Could you continue to come to Medjugorje after your priestly ordination?
After the ordination, it was time to get to grips with the reality of the diocesan Church, of the parish, of the pastoral work with young people and with students, in which I was immediately immersed. I am a curate in a parish, a university chaplain, and I'm also responsible for the promotion of vocations. This is a lot for a young priest to cope with... A young priest must respond to the concrete reality of his situation: to be at the service of the people and not just at the service of the projects. He must acknowledge the individual, taking the person into account in order to evangelise better, and to support him all the more. It is sometimes very arid: in a parish, everyone is not necessarily open to all that one proposes. My priority is pastoral work among students with the objective of leading them to Mary, so that they follow Jesus in her school. Last year, I came for the first time as a priest, without a very precise pastoral project. This year it is much more structured: I had occasion to take along with me the people who form the student core of my chaplaincy.
What concrete fruits do you see in young people?
Here, the young people experience the love of God, and experience Jesus Christ living today. They experience personal salvation. Some of them had deep wounds which stunted their growth. They experience grace here, the presence of Mary full of grace, and that experience of prayer removes the obstacles. They “surrender”. They agree to let themselves be led by God, and follow Jesus. Here in Medjugorje, they also experience "Church", which is something that touches us priests. They discover that the sacraments of the Church are not mere extras but are real opportunities provided by the Church to encounter Jesus. They discover regular sacramental practice and full communion with the Church. Many young people, after a pilgrimage to Medjugorje, have a great desire to be educated in the authentic teachings of the Catechism of the Church. They want to deepen their faith, and to understand better the faith and the teaching of the Church. I know of some who have joined schools of evangelisation.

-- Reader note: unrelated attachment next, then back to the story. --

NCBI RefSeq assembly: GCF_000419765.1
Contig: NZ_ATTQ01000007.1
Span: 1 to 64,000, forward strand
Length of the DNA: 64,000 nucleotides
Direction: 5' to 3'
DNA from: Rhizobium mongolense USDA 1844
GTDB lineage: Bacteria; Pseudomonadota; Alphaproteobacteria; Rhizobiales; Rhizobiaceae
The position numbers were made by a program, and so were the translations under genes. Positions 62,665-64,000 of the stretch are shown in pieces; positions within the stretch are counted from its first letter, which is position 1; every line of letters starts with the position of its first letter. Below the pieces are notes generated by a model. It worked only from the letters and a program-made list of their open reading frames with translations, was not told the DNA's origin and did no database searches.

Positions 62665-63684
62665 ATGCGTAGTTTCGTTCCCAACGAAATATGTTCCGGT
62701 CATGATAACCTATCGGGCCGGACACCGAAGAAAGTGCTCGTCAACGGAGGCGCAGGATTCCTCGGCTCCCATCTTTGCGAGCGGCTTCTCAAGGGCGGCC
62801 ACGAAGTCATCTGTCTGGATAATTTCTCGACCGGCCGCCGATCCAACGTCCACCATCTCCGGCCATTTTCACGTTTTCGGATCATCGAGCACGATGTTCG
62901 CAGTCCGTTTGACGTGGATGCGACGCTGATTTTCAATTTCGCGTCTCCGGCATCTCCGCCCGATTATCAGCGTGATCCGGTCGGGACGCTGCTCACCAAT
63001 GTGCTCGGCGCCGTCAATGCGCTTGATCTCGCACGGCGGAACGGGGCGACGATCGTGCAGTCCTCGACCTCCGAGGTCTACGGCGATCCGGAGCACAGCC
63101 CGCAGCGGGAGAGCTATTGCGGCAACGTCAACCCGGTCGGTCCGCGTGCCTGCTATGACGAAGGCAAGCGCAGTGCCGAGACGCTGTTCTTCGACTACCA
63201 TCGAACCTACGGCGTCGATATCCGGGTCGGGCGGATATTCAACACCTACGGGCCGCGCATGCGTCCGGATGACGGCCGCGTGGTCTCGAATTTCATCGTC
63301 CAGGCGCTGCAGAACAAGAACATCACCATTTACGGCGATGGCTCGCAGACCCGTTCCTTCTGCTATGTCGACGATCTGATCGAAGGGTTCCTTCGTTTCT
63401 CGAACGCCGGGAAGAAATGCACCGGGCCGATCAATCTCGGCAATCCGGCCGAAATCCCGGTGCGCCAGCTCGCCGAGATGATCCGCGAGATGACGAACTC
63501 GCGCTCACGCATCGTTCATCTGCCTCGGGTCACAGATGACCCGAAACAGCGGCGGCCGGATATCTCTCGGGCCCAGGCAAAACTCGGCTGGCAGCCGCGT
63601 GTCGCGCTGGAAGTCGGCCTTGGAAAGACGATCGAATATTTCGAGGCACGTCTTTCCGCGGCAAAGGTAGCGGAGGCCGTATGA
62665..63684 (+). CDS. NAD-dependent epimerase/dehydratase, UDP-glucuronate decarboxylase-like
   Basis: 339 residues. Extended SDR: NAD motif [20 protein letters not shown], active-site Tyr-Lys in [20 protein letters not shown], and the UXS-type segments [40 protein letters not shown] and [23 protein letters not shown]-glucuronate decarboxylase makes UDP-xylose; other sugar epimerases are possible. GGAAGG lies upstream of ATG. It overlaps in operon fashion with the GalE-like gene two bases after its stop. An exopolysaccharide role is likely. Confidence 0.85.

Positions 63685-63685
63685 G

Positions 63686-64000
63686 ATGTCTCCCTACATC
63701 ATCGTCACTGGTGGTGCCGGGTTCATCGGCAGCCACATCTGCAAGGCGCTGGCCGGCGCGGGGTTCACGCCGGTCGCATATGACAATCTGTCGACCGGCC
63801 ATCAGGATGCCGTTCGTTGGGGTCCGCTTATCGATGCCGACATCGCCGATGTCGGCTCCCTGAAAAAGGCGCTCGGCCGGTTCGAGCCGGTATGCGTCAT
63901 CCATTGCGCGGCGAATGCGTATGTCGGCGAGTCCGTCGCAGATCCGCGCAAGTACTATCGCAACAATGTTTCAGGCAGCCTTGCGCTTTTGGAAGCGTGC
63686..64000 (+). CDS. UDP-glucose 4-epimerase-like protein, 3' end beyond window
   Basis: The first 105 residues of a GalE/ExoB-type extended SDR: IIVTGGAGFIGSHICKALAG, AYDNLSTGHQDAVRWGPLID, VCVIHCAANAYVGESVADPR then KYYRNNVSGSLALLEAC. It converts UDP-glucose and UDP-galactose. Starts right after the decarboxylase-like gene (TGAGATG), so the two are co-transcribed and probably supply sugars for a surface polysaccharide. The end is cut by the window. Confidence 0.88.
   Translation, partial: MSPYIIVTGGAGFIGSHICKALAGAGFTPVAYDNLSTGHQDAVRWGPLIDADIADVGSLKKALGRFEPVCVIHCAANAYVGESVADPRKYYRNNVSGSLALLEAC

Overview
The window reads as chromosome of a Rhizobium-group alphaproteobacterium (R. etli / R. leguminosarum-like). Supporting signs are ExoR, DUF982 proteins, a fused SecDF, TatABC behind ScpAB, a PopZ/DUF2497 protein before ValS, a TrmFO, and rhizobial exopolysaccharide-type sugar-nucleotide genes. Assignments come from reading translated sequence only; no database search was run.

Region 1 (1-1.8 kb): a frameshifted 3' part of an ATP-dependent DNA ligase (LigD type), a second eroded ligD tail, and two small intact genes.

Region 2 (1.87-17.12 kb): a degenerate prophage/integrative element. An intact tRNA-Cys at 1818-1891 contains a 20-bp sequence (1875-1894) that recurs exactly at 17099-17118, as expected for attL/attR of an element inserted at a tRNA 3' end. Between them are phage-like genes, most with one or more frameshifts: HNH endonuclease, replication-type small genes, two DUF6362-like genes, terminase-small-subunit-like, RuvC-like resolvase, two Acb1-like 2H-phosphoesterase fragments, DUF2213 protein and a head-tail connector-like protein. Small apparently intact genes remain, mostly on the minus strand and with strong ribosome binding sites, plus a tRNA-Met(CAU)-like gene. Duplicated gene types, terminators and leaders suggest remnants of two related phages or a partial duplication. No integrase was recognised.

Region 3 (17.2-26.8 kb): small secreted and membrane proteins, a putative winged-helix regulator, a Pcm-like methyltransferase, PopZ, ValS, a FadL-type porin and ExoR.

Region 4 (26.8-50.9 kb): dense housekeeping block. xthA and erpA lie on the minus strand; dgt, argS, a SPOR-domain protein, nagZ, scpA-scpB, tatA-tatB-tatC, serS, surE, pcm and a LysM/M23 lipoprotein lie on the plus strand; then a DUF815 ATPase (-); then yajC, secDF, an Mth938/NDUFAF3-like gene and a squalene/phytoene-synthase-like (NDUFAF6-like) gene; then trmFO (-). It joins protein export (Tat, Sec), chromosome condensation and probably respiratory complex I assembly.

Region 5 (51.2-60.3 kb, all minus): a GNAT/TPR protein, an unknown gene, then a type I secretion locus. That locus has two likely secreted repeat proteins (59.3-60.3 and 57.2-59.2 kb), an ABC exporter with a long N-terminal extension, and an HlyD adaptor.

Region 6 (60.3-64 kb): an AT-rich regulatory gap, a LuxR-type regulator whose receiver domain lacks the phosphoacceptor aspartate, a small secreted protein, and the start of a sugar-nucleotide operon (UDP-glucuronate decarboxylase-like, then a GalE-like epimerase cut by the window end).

How is Mary leading towards the Church?
I am deeply convinced that Medjugorje is a gift for the Church. I experienced it personally. For me, the fruit of Medjugorje was putting myself at the service of the Church. Today, I am a priest of the Church. When I sought to discern my vocation, I listened to what my spiritual father and my bishop said to me. I saw how Mary taught me precisely this obedience to the Church. I saw it in the young people that I accompanied.
Is it the same among all pilgrims?
What I saw and what I can attest to, is that there are people who do beautiful things here, who do receive graces, but who do not always bear fruit in the Church because of the lack of subsequent support or because of the limits of that support. I noticed in Medjugorje, or after the pilgrims returned home, people who made use of this place just to let the young people have a merely charismatic experience, or to lead them to a certain apocalyptic vision of time, while stressing only one particular message. I saw at which point there can be a spoiling of the fruits of Medjugorje, by people who have only this role as guide, and who do not have a properly authentic sense of the Church. The desire that I have as a priest, is to see groups well supported both during and after the pilgrimage by people who are in communion with, and deeply committed to, the Church, and who help other people to follow this path. In important spiritual places like this one, one must retain the spiritual dimension but not at the expense of the loving action of the Church. Belonging to the Church also involves a physical response, which is sometimes very costly. Medjugorje is for the Church.
What could the bishops do to support the fruits of Medjugorje?
They should simply encourage the initiatives of the laypeople and offer them support, so that, after the pilgrimage is over, they can continue to meet and to persevere in fruitfulness.
Did you know Father Slavko?
Yes I did, as a seminarian. I undertook a fasting retreat with him. Father Slavko is a beautiful priestly figure for me, a priestly model.
What is role of Mary in the life of the priest and in the life of the parish?
Vital! What they proposed to us in the seminary on the spiritual level was not enough for me. What they propose to us as priests is not enough for me. I need to have this personal attachment to Mary and to consecrate to Mary each one of my days and each person I meet. Mary will help us to find the “formulas” for the new evangelisation: new methods, a new language, a new zeal. My bishop gives me the means to develop that. Mary chose a parish here, in Medjugorje. The reality of a parish is the community of its faithful. I encourage the parishioners to become aware of the call which they have received.
Is Medjugorje also a possible model for the renewal of a parish?
I am convinced that this is so. If I become pastor one day, I will seek to bring to my parish the elements that I saw here: daily rosary, Eucharist, the Way of Cross. Something is given in Medjugorje for the renewal of all the parishes in the universal Church. The consecration to Mary bears fruit.
I am a young priest who still has much to learn. I am enormously joyful and hopeful for the Church and for the world, and this joy and this hope are each engendered by Mary.
Interview by Lidija Paris